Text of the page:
Ensemble Bash present this Half Term interactive percussion programme suitable for 7-13 year olds based around rhythm. The percussion quartet explore various rhythms originating from Africa, as well as introduce unusual instruments from around the world.
The programme is as follows:-
An electric opening to the concert, featuring dondo (talking drum) and breketé. A theatrical and exciting performance allowing the concept of drum language and the cultural importance of music to be established.
Ensemble Bash play on a number of unusual devices, many of which produce their sound in unusual ways. Demonstrating that sound production is not confined to orchestral or electronic means is, of course, valuable as well as providing an opening for the 'make your own instruments' pages in the accompanying leaflet.
Ensemble Bash explains the make-up of a mambo and samba. Both dances were adapted from West African music by the slaves transported to America (mambo is Cuban, samba is Brazilian). Around twenty children are invited on stage to create a samba band, allowing some of the mystique of performance to be broken down. This ends up as a hectic and exhilarating party!
Yaa Yaa Kolé
This is a piece based around two gyilé (Ghanaian xylophones), with drum, shaker and bell accompaniment. The link between the gyil and the marimba and vibraphone is demonstrated, showing the development of instruments in Eurocentric music.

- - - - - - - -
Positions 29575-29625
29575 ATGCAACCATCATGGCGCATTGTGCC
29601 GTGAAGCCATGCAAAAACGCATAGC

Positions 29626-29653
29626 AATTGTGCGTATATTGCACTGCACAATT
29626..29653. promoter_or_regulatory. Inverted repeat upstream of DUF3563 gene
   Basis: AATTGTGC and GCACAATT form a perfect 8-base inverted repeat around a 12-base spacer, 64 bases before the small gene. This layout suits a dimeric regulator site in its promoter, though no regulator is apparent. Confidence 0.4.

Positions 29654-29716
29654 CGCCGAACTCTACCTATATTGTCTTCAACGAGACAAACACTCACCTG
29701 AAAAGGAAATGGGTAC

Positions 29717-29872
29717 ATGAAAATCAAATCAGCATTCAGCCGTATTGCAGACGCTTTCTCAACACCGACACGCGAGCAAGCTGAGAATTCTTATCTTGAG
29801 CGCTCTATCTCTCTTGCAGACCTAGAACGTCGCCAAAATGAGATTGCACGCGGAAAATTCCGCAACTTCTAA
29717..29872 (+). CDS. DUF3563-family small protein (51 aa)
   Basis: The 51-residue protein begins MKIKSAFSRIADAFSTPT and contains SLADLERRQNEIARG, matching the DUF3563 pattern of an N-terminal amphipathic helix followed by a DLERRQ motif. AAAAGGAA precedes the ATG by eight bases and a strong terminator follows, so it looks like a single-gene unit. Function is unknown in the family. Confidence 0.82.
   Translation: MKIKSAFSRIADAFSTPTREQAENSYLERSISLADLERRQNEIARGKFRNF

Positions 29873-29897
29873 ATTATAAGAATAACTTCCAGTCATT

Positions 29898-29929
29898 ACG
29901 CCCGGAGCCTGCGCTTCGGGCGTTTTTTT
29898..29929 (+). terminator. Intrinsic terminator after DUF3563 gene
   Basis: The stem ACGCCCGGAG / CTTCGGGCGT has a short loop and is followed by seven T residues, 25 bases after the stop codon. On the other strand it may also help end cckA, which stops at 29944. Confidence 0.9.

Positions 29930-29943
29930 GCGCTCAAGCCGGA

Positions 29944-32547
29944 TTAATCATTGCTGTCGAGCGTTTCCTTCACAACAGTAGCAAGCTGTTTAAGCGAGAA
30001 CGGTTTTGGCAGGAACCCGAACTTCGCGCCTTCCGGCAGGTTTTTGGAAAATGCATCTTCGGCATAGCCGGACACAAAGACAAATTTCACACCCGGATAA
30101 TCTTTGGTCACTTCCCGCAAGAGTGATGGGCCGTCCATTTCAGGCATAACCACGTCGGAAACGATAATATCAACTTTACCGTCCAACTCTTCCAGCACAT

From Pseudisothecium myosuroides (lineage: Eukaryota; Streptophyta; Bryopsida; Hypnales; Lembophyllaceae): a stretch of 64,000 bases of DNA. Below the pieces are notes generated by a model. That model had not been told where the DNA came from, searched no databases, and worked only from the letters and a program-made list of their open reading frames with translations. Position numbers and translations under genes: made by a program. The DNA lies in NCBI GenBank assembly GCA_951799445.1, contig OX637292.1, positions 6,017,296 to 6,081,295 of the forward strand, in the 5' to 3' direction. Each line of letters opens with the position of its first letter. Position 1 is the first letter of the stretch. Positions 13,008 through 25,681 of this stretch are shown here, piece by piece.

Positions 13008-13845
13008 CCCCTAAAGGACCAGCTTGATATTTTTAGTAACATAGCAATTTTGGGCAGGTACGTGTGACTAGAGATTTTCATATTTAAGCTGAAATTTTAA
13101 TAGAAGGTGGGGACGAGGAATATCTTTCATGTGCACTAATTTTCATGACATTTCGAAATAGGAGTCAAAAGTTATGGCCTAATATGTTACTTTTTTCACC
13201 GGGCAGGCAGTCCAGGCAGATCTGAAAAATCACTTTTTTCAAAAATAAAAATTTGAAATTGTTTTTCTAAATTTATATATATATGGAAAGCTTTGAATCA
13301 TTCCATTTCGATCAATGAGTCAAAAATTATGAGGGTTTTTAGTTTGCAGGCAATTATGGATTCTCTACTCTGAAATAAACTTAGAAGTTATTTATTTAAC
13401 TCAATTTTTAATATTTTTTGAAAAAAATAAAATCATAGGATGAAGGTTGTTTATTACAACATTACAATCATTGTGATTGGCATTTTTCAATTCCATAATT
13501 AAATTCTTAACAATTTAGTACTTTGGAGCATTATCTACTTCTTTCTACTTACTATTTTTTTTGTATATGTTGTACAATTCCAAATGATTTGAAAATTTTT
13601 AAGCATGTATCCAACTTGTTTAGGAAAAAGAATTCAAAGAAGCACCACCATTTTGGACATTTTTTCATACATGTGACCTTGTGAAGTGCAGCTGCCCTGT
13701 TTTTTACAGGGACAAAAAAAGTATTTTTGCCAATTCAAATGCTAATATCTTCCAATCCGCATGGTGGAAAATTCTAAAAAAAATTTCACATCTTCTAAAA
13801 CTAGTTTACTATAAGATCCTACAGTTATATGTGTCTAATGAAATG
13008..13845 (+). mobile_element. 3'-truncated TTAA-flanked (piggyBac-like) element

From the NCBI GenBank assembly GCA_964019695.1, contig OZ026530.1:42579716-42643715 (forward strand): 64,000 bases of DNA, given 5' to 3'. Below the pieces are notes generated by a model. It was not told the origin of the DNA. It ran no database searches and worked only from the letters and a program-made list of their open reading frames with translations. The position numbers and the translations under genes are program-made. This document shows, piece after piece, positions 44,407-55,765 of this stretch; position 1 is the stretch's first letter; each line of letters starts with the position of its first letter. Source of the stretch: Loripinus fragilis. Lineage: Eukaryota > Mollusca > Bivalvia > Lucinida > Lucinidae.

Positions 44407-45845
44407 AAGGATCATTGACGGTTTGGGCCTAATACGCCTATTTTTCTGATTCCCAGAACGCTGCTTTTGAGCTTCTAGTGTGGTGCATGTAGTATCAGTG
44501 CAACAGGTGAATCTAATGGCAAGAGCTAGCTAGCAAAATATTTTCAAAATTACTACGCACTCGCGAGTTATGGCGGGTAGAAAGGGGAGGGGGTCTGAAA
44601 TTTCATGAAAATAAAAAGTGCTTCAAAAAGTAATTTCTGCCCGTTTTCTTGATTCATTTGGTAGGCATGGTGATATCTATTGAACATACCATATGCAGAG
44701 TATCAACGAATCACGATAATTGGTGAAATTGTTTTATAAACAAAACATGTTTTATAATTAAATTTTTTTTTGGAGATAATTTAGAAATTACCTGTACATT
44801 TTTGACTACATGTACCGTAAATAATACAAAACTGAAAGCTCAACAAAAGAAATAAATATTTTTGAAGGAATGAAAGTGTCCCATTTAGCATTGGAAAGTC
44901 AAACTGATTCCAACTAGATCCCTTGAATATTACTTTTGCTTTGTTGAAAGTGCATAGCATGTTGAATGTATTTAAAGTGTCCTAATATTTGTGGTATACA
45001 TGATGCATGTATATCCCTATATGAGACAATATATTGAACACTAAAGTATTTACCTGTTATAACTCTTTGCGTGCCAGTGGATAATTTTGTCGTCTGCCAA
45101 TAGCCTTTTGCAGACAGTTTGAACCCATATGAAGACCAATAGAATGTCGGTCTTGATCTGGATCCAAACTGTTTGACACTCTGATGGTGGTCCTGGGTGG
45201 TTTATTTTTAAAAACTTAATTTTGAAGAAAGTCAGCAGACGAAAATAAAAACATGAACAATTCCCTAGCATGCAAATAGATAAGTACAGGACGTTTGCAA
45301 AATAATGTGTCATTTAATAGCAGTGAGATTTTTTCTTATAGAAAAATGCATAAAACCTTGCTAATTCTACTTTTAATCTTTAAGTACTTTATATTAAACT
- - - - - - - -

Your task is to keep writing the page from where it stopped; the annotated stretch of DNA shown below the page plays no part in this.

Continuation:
A calypso written by one of the modern masters of the calypso. The steel drum is becoming one of the most popular school instruments, and it is useful to demonstrate how it was created out of readily available rubbish. The link to African rhythms will also be shown.
Metropolis Chris Brannick
Metropolis involves children on stage creating a rhythmic backing for audience involvement. No-one is left out of the mayhem created when aliens attempt to take over planet Earth! The rhythmic backing is a simply created ostinato, and the Teacher's Pack provided for the concert will allow teachers to explore and develop this avenue.
The flamboyantly rhythmical dance from Senegal. Ensemble Bash pounding out a 'naked, hypnotic rhythm' (The Times) giving a spectacular end to the programme.